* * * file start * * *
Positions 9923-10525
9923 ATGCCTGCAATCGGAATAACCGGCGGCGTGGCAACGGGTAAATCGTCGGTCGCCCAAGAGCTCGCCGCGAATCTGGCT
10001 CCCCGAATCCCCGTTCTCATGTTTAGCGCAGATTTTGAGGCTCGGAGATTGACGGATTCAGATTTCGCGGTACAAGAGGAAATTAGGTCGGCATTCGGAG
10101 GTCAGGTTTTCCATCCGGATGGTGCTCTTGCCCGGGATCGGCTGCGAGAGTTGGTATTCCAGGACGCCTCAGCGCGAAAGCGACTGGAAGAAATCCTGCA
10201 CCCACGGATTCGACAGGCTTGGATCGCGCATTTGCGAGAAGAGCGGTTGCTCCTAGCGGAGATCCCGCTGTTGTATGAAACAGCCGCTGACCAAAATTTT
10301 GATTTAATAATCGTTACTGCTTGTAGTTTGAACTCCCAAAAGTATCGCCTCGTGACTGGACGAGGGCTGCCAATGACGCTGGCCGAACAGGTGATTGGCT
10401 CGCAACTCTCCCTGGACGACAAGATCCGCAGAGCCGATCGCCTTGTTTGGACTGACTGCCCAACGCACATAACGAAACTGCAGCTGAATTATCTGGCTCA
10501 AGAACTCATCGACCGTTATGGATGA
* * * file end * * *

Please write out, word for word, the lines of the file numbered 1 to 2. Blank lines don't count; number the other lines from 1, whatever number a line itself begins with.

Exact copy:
Positions 9923-10525
9923 ATGCCTGCAATCGGAATAACCGGCGGCGTGGCAACGGGTAAATCGTCGGTCGCCCAAGAGCTCGCCGCGAATCTGGCT